The publishing and bookselling industries have been in uproar in recent years thanks to the growth of e-books, print-on-demand technology, and online bookstores, along with other factors. Is there any future for bricks-and-mortar bookstores? Or are we just going to see more and more closures?
A couple of days ago the publishing world was rocked by the financial collapse of Borders bookstores in the US. The same company owns the Australian icon Angus & Robertson, established in Sydney by a couple of Scotsmen back in 1886, and currently the largest bookstore chain in the country. It will probably take several weeks to know the full effects of the crash for individual bookstores.
With the book itself in a state of flux, bookstores that survive the next decade will have to be highly flexible and adaptable, and may look quite different to the ones that were dominating at the turn of the current century.
Here’s a couple of silly ideas, but could they work?
- The Co-operative: I recently visited a thriving arts co-op in a small country town, and it got me wondering why we couldn’t have such a thing for books. They got the shop for free from the local council, and the artists themselves took turns staffing it on a voluntary basis. Anyone who wanted to exhibit could do so, as long as they took their turn on the roster. The full sale price of an item went straight to its artist. So it was an eclectic mix of local arts and crafts of various prices and varying quality – something for every taste.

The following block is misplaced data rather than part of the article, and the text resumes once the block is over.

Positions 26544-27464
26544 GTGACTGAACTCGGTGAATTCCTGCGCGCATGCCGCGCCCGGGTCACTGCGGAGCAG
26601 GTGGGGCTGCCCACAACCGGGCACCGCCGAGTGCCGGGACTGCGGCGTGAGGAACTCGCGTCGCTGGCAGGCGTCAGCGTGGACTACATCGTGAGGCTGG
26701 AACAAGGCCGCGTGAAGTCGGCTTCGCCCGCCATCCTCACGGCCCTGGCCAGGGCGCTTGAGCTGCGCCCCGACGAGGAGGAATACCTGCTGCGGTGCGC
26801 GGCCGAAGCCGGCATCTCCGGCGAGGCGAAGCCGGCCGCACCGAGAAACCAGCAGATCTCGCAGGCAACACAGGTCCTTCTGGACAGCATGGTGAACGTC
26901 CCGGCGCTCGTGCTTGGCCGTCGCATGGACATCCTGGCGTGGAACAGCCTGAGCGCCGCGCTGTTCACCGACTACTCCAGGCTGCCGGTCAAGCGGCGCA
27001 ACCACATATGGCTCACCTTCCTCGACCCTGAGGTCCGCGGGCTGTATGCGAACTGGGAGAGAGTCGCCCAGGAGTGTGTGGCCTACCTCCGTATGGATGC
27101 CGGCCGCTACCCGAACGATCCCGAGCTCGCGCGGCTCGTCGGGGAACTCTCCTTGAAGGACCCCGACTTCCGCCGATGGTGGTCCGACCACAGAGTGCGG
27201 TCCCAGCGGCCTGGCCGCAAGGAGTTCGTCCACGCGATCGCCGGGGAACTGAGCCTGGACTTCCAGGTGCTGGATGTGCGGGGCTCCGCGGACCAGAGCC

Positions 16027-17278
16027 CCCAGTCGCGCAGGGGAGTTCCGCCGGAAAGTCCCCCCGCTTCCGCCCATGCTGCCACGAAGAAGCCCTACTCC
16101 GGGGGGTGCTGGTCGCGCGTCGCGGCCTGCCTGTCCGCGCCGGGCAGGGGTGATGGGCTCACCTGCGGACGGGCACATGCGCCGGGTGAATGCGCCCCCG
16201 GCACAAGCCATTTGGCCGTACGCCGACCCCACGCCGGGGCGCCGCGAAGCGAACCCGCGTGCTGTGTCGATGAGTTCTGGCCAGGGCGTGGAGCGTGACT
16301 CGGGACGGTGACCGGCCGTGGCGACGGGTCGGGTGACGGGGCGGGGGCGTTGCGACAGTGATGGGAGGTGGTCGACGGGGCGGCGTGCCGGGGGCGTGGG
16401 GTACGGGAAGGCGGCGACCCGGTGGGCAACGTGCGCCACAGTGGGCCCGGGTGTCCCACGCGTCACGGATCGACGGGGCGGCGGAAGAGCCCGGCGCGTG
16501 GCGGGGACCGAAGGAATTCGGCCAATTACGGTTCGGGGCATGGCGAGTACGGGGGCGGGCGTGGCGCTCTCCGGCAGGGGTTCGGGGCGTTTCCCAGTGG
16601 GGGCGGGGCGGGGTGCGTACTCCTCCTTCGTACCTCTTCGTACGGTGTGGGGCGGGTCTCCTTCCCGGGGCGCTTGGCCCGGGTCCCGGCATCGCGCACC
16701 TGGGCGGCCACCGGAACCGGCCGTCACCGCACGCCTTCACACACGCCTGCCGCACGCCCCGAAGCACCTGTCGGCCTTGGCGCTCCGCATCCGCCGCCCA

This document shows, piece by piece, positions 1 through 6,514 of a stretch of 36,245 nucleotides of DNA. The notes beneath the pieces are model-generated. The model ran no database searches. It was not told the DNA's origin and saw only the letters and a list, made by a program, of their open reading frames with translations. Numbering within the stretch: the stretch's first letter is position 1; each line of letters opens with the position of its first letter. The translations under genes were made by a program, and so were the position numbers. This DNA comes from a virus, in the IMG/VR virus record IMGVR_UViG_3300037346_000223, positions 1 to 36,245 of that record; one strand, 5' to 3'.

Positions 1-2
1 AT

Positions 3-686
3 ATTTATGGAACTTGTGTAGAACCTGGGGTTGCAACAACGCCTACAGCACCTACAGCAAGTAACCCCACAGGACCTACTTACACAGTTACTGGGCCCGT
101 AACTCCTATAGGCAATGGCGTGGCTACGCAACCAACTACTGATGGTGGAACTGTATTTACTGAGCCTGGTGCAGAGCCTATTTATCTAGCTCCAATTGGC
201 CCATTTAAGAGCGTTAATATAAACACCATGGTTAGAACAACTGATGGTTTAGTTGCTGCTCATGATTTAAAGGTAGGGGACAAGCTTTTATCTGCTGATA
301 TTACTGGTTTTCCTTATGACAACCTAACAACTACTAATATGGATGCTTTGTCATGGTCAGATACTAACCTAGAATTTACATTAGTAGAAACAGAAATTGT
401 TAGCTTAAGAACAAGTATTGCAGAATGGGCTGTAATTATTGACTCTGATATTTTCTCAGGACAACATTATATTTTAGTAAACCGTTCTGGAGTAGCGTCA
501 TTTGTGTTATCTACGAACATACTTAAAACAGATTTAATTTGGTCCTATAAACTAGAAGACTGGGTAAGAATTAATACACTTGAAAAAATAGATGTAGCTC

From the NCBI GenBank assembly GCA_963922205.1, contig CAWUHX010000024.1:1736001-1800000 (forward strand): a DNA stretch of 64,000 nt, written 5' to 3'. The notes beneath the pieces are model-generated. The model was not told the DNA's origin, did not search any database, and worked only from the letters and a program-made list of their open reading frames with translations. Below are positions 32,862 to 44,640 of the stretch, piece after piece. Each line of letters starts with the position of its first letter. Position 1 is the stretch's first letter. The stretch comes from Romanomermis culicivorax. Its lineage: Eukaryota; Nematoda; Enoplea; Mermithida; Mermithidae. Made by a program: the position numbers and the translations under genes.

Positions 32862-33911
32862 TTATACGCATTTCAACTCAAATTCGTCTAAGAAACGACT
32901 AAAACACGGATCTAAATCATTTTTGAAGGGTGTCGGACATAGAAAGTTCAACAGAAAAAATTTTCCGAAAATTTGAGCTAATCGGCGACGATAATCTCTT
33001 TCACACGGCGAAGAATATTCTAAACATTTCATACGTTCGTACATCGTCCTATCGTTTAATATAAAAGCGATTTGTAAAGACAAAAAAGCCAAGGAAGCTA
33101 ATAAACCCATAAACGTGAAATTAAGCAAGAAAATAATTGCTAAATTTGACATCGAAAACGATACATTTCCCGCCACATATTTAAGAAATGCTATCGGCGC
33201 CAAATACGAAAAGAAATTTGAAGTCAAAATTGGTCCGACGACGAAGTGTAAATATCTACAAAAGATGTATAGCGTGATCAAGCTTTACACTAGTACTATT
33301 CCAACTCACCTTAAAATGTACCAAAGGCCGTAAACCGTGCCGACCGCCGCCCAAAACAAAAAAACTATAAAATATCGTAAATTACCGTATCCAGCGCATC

What about a book co-op for local writers, independent publishers and self-publishers? All the people who struggle to get shelf-space in regular bookstores, and get lost in the crowd on Amazon, taking their turn to sell each other’s books. It would be an opportunity for a local council to patronize the arts while also providing a meeting point for writers, publishers and their readers. It could even be located in the civic library.
- The Kiosk: When digital cameras began to take over from film, we wondered what would happen to photo kiosks. But it turned out that people actually wanted a print of digital photos too, so the boffins came up with machines to process memory cards, and the photo kiosk lived to print another day.
A throwaway line in an article I read somewhere recently got me thinking about this type of situation for books as well. What about a book kiosk, where customers can leaf through digital samples of books on an iPad, then choose one (or six) to be printed and bound while they have a coffee?
Maybe they’re silly ideas, or maybe someone somewhere is already doing it. O brave new world…
What are your ideas for the future of the bookstore? Do you think we’ll still have bookstores in 2020?